14 Vigilantia, who married Dulcissimus, had three children, Justin afterwards Emperor), Marcellus, and Praejecta. A brother of Justin, or another sister, had three sons, Germanus, Boraides, and Justus (cp. Procopius, B. P. I.24.53; B. G. III.31.12). Germanus, who was to play a considerable part, was thus the cousin of Justinian. He married (1) Passara, by whom he had two sons, Justin and Justinian, and one daughter Justina; (2) the Ostrogothic princess Matasuntha, by whom he had one son Germanus. See the Genealogical Table. Another cousin of Justinian, named Marcian, is mentioned by John Malalas, XVIII.496. I conjecture that he may be identical with Justin, son of Germanus. For this Justin was consul in 540, and on his consular diptych his name runs: Fl. Mar. Petr. Theodor. Valent. Rust. Boraid. Germ. Iust. (Meyer, Zwei ant. Elf. p10). I take Mar. to be for Marcianus. Germanus was the ἀνεψιός of Justinian (Proc. locc. citt.), and this has generally been taken to mean nephew, so that Justinian would have had a brother or a second sister. But I agree with Kallenberg (Berl. phil. Wochenschrift, XXXV.991) that in B. G. IV.40.5 Ἰουστῖνος ὁ Γερμανοῦ θεῖος should be retained (all the editions print the emendation Ἰουστινιανός).

15 Marcellinus, s. a. 519, Procopius, H. A. 6; John Mal. XVII.410, and fr. 43, De ins. Marcellinus describes Amantius as a Manichean; Procopius says that there was no charge against him, except of using insulting language about the Patriarch; Malalas speaks of a demonstration against Amantius and Marinus in St. Sophia.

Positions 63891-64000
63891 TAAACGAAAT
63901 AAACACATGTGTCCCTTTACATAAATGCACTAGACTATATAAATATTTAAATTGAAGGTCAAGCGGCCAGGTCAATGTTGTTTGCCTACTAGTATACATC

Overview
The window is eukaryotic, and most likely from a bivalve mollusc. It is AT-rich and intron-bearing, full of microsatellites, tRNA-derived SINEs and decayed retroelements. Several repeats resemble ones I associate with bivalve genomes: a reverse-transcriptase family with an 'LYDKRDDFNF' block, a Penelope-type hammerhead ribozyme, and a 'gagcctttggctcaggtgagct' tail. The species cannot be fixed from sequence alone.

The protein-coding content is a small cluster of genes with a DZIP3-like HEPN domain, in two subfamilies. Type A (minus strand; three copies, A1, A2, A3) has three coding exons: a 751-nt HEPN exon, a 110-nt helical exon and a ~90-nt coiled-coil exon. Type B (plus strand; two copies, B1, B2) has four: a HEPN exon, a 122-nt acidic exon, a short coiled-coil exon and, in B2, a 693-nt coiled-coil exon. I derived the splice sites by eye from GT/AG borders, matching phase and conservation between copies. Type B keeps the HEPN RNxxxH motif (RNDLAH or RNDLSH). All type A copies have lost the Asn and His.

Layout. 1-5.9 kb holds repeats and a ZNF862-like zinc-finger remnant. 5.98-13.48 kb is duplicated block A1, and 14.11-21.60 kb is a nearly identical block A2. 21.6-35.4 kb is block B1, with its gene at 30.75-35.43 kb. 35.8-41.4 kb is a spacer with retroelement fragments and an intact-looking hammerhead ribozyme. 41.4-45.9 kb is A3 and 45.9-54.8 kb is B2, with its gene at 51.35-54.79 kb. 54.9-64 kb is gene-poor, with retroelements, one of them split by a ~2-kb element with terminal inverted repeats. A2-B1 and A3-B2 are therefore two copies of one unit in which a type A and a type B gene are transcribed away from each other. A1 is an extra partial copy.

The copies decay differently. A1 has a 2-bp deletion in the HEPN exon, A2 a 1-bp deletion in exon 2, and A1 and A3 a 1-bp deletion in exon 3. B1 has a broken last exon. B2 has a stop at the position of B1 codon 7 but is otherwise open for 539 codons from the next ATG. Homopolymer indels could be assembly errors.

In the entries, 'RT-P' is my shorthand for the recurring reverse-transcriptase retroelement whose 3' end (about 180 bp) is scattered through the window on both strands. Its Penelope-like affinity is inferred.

16 John Mal. ib. 411.

17 C. J. V.27.7; II.7.25; John Mal. ib. records that Appion, who had been exiled by Anastasius, was recalled and made Pr. pr. Or. Perhaps he held the post in 518‑519 and was succeeded by Marinus.

18 See below, Chap. XXII § 4.

19 See Coll. Avell. 162, 154, 230 (p696). He is mag. eqq. et p. praes. on his consular diptychs.

20 Procopius, H. A. VI.

21 Ib. Here Procopius is supported by Victor Tonn. s. a. 523 (Iustiniani patrii factione). Loofs (Leontius, 259) does not believe in the guilt of Justinian. John Malalas (De ins., fr. 43) seems to connect the murder (which was committed in the Delphax in the Palace) with riotous demonstrations of the Blues and Greens in the Hippodrome and the streets.

22 In the Secret History Procopius treats the reign of Justin as virtually part of that of Justinian. That this view of Justinian's influence was generally accepted is shown by passages in the Public History and the De aedificiis. B. V. I.9.5; Aed. I.3.3.

23 He spent 288,000 (£18,000) on the shows, exhibited 20 lions and 30 leopards. Marcellinus, s. a.

24 Before 527; Marcellinus, s. a. Victor Tonn. states that Justinian was created Caesar in 525 (s. a.), but his authority is inferior. Cyril, Vit. Sabae, p386, does not mention either title.

25 ῶταιΟἱ στασιῶται. Procopius, H. A. VII. He says that they affected a peculiar dress, wearing very wide sleeves drawn tight at the wrist, and imitating the costume of the Huns in trousers and shoes. They allowed their beards and moustaches to grow, shaved the head in front and wore the hair long behind. They used to go about in organised bands at night and rob the passers-by. For the connexion of Justinian with the Blues, which rests on the evidence of the Secret History, cp. Panchenko, O tain. ist. Prok. 89 sqq.